• Select ID, Name from Account- From the above SOQL statement we are getting the id and name of a standard object named “Account”. How to write SOQL statement.

    • These are some examples of SOQL statement questions. In this Salesforce tutorial, we have learned basic SOQL statements. We have seen getting records from standard object and custom object.

      SOQL (Salesforce Object Query Language):

      SOQL (Salesforce Object Query Language) retrieves records from a database using the “SELECT” keyword.

      Using SOQL, we can know in which object or field the data resides.

      We can get data from a single object or from multiple objects related to each other.

      SOQL uses a SELECT statement combined with a filtering statement to return a set of data, which can optionally be ordered:


      • Select one or more fields
      • from something
      • where the filter statement and, optionally, the results are ordered
      • SOQL query is enclosed in square brackets. The following query retrieves a record from the database whose name field is equal to the value “airway”.
      • Account a = [SELECT id, name FROM account WHERE name = ‘acc1′];
      • In the above query the “a” variable stores the id, the name of all the accounts with the name “acc1”
      • SOQL statements evaluate to a list of SObject records, single SObject records, or an integer for the count method queried.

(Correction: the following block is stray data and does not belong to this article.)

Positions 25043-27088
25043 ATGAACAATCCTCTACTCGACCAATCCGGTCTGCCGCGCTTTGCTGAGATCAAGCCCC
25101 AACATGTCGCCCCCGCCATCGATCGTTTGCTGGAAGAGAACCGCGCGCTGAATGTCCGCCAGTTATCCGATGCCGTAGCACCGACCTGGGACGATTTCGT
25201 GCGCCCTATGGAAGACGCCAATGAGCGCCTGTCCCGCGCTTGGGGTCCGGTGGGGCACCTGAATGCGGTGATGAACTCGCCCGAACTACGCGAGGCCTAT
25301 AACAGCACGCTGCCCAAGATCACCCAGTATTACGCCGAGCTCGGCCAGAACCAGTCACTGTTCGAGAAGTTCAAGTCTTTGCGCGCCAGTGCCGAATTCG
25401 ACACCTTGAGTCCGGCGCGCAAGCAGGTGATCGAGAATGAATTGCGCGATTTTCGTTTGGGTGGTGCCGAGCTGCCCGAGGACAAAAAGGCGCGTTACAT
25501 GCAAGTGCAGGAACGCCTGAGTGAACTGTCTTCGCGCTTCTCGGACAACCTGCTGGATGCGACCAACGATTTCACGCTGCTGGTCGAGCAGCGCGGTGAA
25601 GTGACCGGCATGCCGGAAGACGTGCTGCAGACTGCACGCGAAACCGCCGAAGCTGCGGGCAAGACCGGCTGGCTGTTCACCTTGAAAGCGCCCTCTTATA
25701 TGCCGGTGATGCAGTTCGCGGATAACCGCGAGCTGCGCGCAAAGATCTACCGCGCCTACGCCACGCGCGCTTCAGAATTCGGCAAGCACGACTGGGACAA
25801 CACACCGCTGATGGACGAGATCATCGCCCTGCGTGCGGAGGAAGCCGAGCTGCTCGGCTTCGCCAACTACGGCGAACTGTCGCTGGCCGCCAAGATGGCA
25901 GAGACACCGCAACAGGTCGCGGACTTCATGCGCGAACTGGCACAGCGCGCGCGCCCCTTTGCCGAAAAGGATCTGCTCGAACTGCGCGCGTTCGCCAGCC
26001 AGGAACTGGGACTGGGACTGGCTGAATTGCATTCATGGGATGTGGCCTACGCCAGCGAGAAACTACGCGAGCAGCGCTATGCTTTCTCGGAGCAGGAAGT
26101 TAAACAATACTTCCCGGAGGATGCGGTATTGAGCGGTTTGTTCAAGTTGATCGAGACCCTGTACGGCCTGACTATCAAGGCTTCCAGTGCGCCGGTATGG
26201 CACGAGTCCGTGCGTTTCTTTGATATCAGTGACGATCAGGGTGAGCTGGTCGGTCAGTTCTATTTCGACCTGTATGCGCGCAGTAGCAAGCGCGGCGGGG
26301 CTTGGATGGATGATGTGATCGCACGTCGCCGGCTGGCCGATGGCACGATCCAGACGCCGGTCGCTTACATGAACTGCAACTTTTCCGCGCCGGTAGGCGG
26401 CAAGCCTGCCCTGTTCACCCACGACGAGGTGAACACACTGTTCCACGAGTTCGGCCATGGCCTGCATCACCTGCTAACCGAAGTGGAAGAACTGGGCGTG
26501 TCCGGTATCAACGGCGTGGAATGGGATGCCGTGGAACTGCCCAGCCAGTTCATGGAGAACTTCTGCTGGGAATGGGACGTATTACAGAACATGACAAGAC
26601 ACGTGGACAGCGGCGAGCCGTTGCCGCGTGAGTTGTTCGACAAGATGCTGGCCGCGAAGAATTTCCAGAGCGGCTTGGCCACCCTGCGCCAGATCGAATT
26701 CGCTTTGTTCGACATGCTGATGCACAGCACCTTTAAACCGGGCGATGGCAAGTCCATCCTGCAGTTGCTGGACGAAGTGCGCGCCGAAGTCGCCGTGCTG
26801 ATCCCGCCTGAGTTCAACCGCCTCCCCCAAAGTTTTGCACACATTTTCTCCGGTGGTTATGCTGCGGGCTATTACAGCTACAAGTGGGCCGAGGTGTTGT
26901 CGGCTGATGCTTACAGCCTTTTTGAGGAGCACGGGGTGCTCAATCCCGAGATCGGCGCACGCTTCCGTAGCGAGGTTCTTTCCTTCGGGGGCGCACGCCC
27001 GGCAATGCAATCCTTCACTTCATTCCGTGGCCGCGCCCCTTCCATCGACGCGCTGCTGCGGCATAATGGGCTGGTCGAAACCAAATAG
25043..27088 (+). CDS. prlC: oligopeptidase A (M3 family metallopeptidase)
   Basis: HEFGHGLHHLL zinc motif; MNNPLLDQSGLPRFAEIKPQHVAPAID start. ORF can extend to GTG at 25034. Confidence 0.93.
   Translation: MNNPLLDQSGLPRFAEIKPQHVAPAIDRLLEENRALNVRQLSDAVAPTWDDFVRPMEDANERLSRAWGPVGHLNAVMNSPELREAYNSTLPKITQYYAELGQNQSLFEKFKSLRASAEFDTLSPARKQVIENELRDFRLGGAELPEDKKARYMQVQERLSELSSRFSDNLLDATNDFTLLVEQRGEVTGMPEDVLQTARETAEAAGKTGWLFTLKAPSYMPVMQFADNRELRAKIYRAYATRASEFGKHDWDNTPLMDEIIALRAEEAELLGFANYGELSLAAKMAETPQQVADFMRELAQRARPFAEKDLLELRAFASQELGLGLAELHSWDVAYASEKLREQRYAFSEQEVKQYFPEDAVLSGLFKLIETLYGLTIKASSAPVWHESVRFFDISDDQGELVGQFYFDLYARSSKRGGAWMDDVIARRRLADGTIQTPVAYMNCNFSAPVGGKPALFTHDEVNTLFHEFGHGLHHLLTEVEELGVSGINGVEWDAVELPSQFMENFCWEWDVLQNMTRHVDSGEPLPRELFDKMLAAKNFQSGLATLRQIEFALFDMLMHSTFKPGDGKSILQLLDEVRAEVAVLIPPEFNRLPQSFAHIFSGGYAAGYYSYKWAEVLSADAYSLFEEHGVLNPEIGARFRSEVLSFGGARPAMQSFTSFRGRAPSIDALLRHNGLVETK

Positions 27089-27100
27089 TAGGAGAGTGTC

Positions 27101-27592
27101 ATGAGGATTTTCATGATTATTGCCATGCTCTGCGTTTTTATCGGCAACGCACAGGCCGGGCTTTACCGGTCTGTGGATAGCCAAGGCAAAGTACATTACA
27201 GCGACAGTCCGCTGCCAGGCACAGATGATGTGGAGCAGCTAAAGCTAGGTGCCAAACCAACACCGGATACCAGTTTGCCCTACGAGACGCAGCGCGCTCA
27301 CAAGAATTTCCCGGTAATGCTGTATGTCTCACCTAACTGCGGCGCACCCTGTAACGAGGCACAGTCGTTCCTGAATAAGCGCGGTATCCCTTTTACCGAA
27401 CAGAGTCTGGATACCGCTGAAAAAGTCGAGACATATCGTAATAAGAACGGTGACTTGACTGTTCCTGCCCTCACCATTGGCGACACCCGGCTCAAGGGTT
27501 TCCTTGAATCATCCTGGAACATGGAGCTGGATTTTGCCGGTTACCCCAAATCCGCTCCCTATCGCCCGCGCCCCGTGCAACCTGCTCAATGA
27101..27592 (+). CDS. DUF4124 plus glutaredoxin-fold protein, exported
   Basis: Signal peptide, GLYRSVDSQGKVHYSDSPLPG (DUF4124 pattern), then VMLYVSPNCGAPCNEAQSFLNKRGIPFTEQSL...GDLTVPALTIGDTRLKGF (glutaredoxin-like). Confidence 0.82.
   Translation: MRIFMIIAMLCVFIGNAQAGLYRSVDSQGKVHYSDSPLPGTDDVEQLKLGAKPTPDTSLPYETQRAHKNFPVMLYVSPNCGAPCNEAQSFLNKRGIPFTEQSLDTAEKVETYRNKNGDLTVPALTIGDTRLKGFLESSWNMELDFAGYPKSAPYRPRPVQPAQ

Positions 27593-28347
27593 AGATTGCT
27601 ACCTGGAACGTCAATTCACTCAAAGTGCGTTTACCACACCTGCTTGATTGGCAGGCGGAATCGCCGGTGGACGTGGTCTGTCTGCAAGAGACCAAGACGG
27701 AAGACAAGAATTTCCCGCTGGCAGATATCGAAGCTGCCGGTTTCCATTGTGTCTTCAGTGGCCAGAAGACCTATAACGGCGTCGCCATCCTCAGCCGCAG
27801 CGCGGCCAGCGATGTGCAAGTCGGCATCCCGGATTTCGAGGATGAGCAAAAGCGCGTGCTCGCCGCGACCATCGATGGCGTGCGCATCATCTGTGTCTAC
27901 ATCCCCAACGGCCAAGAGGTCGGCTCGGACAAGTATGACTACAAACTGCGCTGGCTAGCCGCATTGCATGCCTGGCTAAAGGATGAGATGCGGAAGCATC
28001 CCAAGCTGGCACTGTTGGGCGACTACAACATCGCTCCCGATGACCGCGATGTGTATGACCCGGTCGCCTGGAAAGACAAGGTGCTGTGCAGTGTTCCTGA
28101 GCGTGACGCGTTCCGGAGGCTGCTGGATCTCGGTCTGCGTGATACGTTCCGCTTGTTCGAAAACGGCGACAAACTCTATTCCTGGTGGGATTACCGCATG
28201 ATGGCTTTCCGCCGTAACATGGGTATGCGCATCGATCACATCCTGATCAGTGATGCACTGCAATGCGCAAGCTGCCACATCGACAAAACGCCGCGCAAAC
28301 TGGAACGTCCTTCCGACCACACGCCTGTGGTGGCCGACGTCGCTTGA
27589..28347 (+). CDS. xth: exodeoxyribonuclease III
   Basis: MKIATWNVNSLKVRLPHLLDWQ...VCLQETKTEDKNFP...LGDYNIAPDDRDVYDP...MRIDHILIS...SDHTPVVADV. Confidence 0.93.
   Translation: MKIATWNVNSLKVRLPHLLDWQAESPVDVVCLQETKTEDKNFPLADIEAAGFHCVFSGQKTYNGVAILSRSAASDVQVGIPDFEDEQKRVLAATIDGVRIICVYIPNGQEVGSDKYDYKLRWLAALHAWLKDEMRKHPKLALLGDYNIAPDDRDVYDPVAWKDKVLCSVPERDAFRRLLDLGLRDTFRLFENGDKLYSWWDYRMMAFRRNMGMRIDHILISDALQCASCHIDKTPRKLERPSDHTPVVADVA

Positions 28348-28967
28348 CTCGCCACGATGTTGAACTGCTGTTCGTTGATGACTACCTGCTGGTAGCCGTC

• Querying Single SObject Records: The query below gets a single Account record with the given ID.
      • Account A = [SELECT NAME FROM ACCOUNT WHERE ID=’XXXXXXXXXXXX’];
      • Query List of SObjects Records: The following example is to display the list of Accounts.
      • // Query list of records and store in list variable “acc”
      • List<'Account> acc = [SELECT NAME FROM ACCOUNT WHERE INDUSTRY = ‘Education’];
      • System.debug(‘Size:’ + acc.size()); // Displays the size of the list
      • for (integer i=0; i<=acc.size();i++)
      • ,
      • System.debug(‘size:’ + acc[i].name); // to display the accounts stored in “acc”
      • Below query gets the number of records in an object.
      • int i = [select count() from account where industry = ‘education’];
      • System.debug(‘Count: ‘ + i);

      Where clause in SOQL:

      The WHERE clause is also called a conditional expression. The WHERE clause is used to filter the retrieved data.

      Whenever we want to filter data from a set of object records we use the WHERE clause in SOQL. This WHERE clause filters the data based on the given condition or criteria. Basically when a WHERE clause is used in a SOQL statement, the WHERE clause is followed by some comparison operators and logical operators like IN operator, NOT IN operator, INCLUDES operator, EXCLUDES operator.


      • Let’s look at an example on the WHERE clause.
      • SELECT FIRST NAME, LAST NAME FROM CONTACT WHERE FIRST NAME != NULL
      • From the above SOQL statement we are getting data from a standard object named “Contact”. We are using the conditional expression “WHERE” to filter the data retrieved from the Contact object. Preceding where we have used != operator to filter data first name which is not null.
      • Let us look at another example to understand the WHERE clause in SOQL.
      • SELECT FIRST NAME, LAST NAME FROM CONTACT WHERE LAST NAME = ‘SELECT
      • Where Clause in SOQL
      • With SOQL statements we are fetching data from Contact whose first name is “Adarsh”. In SOQL statements text words are mentioned with ”.

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      Deciding Which to Use:

      A SOQL query is equivalent to a SELECT SQL statement and searches the org database. SOSL Search is a programmatic way of performing text-based searches against indexes.